Work continues on Freeport Charter; public hearing set for September

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FREEPORT — The Town Council held a workshop on Tuesday, Aug. 10, to discuss proposed updates and amendments to the Town Charter.

Town Attorney Goeff Hole of Bernstein Shur and former Charter Commission members Vaughndella Curtis and Edward Bonney attended the meeting. Hole presented the proposed changes, and councilors agreed to hold another workshop before making any decisions.

It became clear that a Charter review was necessary after the council voted on April 6 to consolidate dispatch services with Brunswick’s communication center and a group of residents filed a petition to overturn the decision.

Under the existing Charter, a petition to overturn a council decision has to be signed in the presence of the town clerk or deputy clerk at the clerk’s office. Some residents said the Charter effectively prevents housebound or disabled residents from participating.

In response, resident Marianne McGettigan filed a complaint against the town with the Maine Human Rights Commission, and two petitions have been circulated  – one to overturn the council decision to consolidate dispatch with Brunswick, and another that would prohibit Freeport from contracting with another entity for dispatch and require dispatch to be based in town 24 hours a day, seven days a week.

Both petitions have failed.

Hole presented the council with two language options regarding the procedure to overrule council actions, petition regulations and recall councilors.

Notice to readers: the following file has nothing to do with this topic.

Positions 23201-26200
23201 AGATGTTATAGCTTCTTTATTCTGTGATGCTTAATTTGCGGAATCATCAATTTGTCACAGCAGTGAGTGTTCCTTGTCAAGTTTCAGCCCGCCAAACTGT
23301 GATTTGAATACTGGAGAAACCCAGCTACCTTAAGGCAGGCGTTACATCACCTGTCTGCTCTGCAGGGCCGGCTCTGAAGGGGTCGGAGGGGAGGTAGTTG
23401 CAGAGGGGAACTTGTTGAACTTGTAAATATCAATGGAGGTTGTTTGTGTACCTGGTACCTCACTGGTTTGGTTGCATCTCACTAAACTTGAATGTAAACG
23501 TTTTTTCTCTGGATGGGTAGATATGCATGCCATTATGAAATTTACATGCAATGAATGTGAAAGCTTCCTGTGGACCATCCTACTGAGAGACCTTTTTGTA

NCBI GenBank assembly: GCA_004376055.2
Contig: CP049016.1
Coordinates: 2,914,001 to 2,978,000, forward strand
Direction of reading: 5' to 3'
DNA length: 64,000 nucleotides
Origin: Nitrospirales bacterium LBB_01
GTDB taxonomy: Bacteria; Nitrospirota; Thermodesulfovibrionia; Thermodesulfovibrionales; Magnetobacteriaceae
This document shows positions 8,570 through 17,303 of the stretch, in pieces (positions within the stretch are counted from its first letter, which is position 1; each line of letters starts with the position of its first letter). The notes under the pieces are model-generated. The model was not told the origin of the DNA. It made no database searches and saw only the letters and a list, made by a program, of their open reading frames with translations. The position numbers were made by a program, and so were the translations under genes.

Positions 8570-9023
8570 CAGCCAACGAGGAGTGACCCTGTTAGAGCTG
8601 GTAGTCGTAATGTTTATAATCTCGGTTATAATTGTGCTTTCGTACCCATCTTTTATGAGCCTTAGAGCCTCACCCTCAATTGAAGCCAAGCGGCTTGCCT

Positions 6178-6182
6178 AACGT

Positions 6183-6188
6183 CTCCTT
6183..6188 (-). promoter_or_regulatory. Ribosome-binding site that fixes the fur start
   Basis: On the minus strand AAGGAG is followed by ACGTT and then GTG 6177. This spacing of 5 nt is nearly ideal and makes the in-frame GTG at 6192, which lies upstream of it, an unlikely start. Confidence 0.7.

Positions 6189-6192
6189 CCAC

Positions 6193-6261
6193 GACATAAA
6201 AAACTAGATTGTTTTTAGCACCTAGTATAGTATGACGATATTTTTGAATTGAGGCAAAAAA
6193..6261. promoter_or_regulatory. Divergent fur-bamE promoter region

The first option would require residents sign a petition in the presence of the town clerk, but would be amended to allow the clerk to deliver the petition, ordinance or resolve to a resident incapable of getting to Town Hall to sign it.

The second option, based on Councilor Joe Migliaccio’s suggestion, would allow residents to circulate a petition and gather signatures without being in the town clerk’s presence. Each page of the petition would have an affidavit attached, indicating the validity of the petition language and the circulator’s ability to circulate the papers.

Councilors supported the first option, although Migliaccio said he would support a combination of the two options.

In addition to updating the overrule, recall and petition process, the council discussed the removal of language that restricts a pay-per-bag trash disposal system in town.

The proposed amendment would remove language that currently states the Town Council is unable to enact any ordinance transferring ecomaine disposal costs to residents by enactment of a user fee, pay-per-bag charge or other new tax.

Hole said the amendment would be discussed by town officials and interested parties before the proposed amendment is brought to the public.

Councilor Charlotte Bishop said she would not consider putting the amendment to the voters in a November election because of time constraints. Councilor Rich DeGrandpre agreed with Bishop, and said there are more questions to be answered before the pay-per-bag issue could be placed on a ballot.

Councilor Jim Cassida said the pay-per-bag issue should go through a thoughtful process, but he encouraged timely discussion.

“We need to discuss how it effects trash haulers, residents and the municipal budget,” he said. “There is a short window, (before the election) but it could be done.”

Speaking as a former councilor and member of the Charter Commission, Bonney said the pay-per-bag restriction does not belong in the Town Charter.

“Any Town Charter that fiscally prohibits its officials does not serve the community well,” he said. “This should be an ordinance.”

These and other proposed amendments are available on the town’s Web site and at Town Hall. There will be a public meeting on Tuesday, Sept. 7, at 7 p.m. to discuss the proposed Charter language.

Amy Anderson can be reached at 781-3661 ext. 110 or